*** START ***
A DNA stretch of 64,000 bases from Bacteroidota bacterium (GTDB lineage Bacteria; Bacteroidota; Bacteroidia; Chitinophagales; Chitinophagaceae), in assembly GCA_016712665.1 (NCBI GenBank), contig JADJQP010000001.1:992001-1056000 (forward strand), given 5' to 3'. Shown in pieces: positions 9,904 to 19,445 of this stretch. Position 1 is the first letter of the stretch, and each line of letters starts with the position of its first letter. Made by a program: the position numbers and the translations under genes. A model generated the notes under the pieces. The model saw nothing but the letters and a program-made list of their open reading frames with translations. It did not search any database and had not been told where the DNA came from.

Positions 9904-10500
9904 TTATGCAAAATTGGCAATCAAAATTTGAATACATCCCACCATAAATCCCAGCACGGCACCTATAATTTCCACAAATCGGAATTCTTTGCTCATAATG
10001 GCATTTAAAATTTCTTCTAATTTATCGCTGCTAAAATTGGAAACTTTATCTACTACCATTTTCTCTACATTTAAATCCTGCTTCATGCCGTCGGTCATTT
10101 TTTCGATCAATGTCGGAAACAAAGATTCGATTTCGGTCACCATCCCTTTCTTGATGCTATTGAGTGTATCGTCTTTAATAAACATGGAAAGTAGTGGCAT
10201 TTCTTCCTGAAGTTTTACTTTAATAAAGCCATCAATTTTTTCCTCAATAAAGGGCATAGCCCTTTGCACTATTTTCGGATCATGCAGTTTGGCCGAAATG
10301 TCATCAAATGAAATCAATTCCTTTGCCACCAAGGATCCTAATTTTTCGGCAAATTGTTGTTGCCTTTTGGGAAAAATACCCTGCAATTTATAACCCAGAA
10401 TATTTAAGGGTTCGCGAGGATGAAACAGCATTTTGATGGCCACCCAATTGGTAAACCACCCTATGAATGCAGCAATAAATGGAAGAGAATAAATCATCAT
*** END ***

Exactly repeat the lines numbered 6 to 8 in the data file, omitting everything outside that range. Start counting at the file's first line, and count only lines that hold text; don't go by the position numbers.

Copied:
10201 TTCTTCCTGAAGTTTTACTTTAATAAAGCCATCAATTTTTTCCTCAATAAAGGGCATAGCCCTTTGCACTATTTTCGGATCATGCAGTTTGGCCGAAATG
10301 TCATCAAATGAAATCAATTCCTTTGCCACCAAGGATCCTAATTTTTCGGCAAATTGTTGTTGCCTTTTGGGAAAAATACCCTGCAATTTATAACCCAGAA
10401 TATTTAAGGGTTCGCGAGGATGAAACAGCATTTTGATGGCCACCCAATTGGTAAACCACCCTATGAATGCAGCAATAAATGGAAGAGAATAAATCATCAT